As the report stresses Curriculum is the totality of learning and teaching experiences by students and teachers respectively so that the students can attain skills and knowledge at schools and a variety of learning sites. This can be expanded to incorporate technological advancement, which is included in the learning sites. A curriculum in a school setting is designed to cover the subjects being offered. Each of the individual subjects has objectives, expectations, assignments, and deadline to be accomplished by the teachers and students.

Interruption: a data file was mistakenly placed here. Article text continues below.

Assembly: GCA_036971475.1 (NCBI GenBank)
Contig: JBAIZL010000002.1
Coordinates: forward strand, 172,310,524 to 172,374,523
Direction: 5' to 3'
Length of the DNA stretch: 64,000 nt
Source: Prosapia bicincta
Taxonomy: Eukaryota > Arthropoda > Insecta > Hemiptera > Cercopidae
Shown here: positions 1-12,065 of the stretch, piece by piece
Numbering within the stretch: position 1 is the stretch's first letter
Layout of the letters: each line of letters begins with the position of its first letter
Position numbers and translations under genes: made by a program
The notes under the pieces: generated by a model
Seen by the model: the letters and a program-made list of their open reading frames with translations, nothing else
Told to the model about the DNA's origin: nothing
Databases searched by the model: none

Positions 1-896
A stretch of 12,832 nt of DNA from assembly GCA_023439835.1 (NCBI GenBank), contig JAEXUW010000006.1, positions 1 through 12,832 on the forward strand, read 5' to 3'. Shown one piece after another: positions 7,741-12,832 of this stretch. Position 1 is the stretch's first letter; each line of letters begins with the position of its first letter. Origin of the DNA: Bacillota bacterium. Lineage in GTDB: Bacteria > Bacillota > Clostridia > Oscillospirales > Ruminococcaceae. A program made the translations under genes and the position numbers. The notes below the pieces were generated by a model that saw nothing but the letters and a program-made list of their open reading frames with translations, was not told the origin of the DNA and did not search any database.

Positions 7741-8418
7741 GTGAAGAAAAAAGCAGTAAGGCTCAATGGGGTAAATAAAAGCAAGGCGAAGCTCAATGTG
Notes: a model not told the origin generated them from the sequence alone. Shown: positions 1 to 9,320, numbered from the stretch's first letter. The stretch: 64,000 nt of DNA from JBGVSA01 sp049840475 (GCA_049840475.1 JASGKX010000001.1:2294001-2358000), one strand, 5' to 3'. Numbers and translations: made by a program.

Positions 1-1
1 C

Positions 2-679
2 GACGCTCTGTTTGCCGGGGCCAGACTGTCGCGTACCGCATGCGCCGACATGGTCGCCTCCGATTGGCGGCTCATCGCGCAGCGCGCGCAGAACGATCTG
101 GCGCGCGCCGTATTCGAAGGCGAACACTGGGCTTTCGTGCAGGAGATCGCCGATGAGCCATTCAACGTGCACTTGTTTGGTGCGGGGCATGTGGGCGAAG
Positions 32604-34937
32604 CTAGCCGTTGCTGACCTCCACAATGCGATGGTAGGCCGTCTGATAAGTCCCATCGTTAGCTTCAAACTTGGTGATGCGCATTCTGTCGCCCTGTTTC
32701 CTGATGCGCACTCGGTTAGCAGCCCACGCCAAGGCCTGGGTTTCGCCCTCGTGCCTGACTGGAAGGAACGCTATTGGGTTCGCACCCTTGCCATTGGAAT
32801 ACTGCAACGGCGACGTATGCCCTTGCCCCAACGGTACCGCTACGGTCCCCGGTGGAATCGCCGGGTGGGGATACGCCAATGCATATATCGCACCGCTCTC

According to the discussion findings the Nazi schools were traditionally organized as they continued the secondary and primary education system in German. Further, the Nazi German maintained the Party schools in order to teach and train students Nazi ideologies. There existed specialized Party schools for certain students. The Nazi Curriculum was structured to fit different learning ages. There are total of ten stages through which students pass. Each stage has to learn four areas of education namely German, Mathematics, Sciences, and History. The first stage is identified as the Foundation stage. In the foundation stage, German strands include language, literature, and literacy. In mathematics, students are to learn understanding, fluency, problem solving, and reasoning. Science has three strands: science understanding, inquiry skills, and science as a human endeavor. In history, students learn about their own history and that of their families. These main areas of study continue in years 1 through 10. Because of the differences in the ages and levels of cognitive development, the content is improved as one move from one level to the next. Level 10a is the last level identified in the curriculum and involves learning of mathematics in particular. Here, students learn real numbers, patterns, algebra, linear and non-linear relationships, geometry, and trigonometry among many other core topics of mathematics. The structure of the Nazi educational system aimed to fulfill political demands of the Nazi government since it aimed to teach students anti-Semitic, xenophobic, and authoritarian ideas3. Support for teaching of science practices in school Changing attitudes of educators and community leaders was a critical challenge to the Nazi education system. Educators and others can easily